I’ve been training presentation and public speaking skills for more than ten years now and today I’d like to share one thing I learned which has had the biggest single impact on the results I get.   If you are curious to know what it it, then read on.

I still remember the first bit of feedback I got when I stood up to give a talk.   The giver, no doubt intending to be helpful told me that I had said “um” 42 times in my three minute talk.   It’s all too easy to be critical but the question is, does giving critical feedback work?  Does it have the desired effect of improving performance and changing behaviour?   I’ve been a manager and a trainer for more than 20 years and I have learned the hard way that most critical feedback, no matter how well meant, has the opposite effect.

Why should this be?   Well I’d like you first to follow the instructions in the following statement. Ll

What ever you do, – Do not think of a purple elephant!   Under no circumstances should you think of a purple elephant!

So what happened?  Of course you couldn’t do anything else but imagine a purple pachyderm.   It’s the way or mind works, we cannot not think of something.   Our attention inevitably goes to the thing that is unwanted or forbidden.

Now imagine you say to someone, “don’t keep saying um.  You have a habit of saying it at the end of every sentence and you must stop saying um if you are to improve.”   Immediately your attention is drawn to the very thing that you don’t want to do as an a result you do more of it!      “Energy flows where attention goes”

Now imagine i said to you this instead. “I want you to concentrate on saying nothing at the end of every sentence.  Put a pause in, as you think of the next thing you are going to say.”   Now notice what you focus on.

But there is more to it than this.   Critical feedback hurts!

When I started teaching presentation skills I used to give lots of “constructive” feedback which inevitably meant pointing out things that people were doing wrong.    No matter how sensitively I gave this feedback, I could see the pain in the eyes of my students and despite their accepting nods, Is till saw the same unwanted behaviours repeated time after time.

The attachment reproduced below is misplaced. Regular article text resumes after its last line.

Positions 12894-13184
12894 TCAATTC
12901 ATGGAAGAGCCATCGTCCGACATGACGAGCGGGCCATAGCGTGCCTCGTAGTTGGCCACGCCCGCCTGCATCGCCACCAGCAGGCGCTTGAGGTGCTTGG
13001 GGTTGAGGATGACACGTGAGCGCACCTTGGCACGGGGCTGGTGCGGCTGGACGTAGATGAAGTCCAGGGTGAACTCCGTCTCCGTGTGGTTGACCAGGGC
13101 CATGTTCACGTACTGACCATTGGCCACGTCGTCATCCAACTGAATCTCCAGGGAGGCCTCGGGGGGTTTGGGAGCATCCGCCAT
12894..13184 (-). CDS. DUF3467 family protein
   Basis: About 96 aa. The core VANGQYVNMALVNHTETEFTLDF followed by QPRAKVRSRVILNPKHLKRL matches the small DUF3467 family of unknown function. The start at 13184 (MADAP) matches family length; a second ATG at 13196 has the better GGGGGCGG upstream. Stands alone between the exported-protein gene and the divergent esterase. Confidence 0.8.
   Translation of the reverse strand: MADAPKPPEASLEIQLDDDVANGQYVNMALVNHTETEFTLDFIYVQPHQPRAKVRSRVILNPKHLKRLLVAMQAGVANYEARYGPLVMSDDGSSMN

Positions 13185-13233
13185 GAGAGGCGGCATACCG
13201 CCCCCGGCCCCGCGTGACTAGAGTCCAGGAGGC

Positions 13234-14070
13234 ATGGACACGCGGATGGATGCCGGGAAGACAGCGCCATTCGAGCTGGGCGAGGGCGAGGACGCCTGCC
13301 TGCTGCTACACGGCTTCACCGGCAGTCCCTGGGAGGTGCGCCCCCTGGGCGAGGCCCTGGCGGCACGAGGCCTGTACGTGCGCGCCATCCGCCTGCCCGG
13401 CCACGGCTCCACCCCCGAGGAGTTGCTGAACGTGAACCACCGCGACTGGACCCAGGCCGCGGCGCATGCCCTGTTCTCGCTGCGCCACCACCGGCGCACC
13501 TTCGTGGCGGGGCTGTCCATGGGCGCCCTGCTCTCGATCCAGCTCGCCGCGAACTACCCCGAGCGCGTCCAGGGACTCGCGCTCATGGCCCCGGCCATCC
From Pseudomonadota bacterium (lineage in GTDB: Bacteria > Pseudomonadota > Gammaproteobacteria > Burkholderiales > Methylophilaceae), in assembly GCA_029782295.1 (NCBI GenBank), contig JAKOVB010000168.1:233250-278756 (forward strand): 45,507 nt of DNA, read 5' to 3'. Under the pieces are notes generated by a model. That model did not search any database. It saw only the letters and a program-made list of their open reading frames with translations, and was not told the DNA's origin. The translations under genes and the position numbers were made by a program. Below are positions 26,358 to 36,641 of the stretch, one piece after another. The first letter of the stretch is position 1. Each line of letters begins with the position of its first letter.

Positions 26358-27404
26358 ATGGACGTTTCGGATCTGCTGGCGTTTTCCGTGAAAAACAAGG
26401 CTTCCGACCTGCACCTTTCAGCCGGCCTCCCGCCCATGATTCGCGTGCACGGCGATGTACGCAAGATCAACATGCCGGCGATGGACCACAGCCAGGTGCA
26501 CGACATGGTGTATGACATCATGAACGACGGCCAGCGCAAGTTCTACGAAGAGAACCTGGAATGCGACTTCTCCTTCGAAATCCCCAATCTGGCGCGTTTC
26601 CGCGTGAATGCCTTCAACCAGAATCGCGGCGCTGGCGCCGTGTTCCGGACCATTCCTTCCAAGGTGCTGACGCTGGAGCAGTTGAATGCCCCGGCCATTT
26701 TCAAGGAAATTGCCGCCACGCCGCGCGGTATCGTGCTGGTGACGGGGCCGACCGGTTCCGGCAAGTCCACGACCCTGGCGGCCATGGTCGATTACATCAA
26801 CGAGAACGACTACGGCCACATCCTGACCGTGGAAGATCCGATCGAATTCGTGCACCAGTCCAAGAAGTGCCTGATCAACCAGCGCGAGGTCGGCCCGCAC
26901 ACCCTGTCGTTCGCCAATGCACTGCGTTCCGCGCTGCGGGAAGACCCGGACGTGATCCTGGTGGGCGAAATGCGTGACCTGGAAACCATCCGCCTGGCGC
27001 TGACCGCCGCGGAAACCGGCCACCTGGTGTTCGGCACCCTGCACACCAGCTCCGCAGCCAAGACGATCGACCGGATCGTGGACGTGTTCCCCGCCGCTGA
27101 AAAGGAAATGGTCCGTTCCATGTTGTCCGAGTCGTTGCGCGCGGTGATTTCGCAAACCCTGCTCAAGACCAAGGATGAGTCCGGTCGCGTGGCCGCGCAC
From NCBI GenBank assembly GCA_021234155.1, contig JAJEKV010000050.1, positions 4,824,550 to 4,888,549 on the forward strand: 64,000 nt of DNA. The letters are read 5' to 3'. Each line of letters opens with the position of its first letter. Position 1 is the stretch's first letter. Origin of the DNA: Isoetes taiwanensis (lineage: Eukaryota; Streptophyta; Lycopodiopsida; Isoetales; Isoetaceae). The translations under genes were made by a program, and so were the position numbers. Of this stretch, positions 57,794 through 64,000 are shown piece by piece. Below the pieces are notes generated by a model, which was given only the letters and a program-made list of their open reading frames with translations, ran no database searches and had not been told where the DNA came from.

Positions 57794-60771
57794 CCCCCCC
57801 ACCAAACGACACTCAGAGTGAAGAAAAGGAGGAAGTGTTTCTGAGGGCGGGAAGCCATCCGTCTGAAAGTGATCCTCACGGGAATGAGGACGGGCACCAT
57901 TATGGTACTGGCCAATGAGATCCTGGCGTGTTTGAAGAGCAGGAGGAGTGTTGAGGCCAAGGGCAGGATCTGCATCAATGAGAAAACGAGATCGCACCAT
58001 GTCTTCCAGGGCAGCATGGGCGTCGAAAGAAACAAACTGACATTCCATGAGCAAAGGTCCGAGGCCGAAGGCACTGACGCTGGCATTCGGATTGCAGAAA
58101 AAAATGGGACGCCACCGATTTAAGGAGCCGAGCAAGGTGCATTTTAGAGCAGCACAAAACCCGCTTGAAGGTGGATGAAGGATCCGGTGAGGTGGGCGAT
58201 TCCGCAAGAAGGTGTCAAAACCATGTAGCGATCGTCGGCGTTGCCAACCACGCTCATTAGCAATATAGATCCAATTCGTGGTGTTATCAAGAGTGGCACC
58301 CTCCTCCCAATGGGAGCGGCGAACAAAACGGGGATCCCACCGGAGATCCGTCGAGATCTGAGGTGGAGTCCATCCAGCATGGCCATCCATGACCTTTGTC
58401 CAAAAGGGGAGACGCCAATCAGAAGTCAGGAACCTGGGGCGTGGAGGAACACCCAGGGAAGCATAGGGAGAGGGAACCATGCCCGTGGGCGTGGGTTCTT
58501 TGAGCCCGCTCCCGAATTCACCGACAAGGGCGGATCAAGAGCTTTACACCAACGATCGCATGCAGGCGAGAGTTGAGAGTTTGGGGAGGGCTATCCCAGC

And then I went to America for an NLP trainers workshop. During those long hard three weeks we would all be expected to give lots of presentations but a the beginning of the course, Robert Dilts our tutor introduced the concept of “Positive Feedback Only”  He challenged us to focus on commenting solely on what we liked about the presenters delivery, structure or visual aids and other than that to phrase or suggestions for improvement in terms of  “what presenter could do more of that would make his talk even better”.

Initially we were all sceptical about this approach but we quickly discovered that it has a hauge impact on the presenter and people improved far faster than using traditional critical feedback techniques.

When I got back from the States I incorporated this approach into my own one day workshops and the impact was huge!   The degree of improvement I started seeing over a day was at least 25% greater than previously.   So if you need some help with your presenting here are some suggestions to help you get the most change in the shortest possible time;

  • Tell your audiences to keep any negative feedback to themselves but that you will be delighted to receive any amount of positive feedback.  My good friend Richard Wilkins does this at the start of every talk and it works a treat as well as getting a good laugh and lots of nods of agreement.
  • Encourage others to confine their feedback to two areas – What specifically did I do that you liked or that worked?  What could I do more of that would make it even better.
  • If you are looking for a trainer or coach, ask them how they give  feedback.  If the tell you that they will spend any more than 5% of the time telling you what you are doing wrong – walk away!


  1. You make some interesting points and certainly this is an approach when giving feedback personally. I would however say that discouraging negative feedback is robbing yourself of a valuable source of information. Perhaps it is better to accept that some people will communicate this poorly or in a way that could be hurtful but if you approach them from a mindset that you forgive them their shortcomings and try to take on board the positive aspect of the criticism (as you discuss with your “umm” example) then it is a lot easier to receive that criticism.

    • Gavin Meikle on 16/08/2010 at 15:03

      Thanks for the comment Stephen. You are right in that, if received with the right mindset, negative comments can be useful. NLP gives us the presupposition, “There is no failure, only feedback”. However in practice this can be a real challenge for many of my clients. Some people have received an overdose of well intentioned but none the less hurtful criticism when younger and as a result are hyper-sensitive. Your comment prompted me to review the research in this area and as a result I found a great video on the subject of positive emotions made by postivity researcher Barbara Fredrickson. I liked it so much I posted it on my blog https://www.inter-activ.co.uk/?p=1671 so your comment made a real difference!


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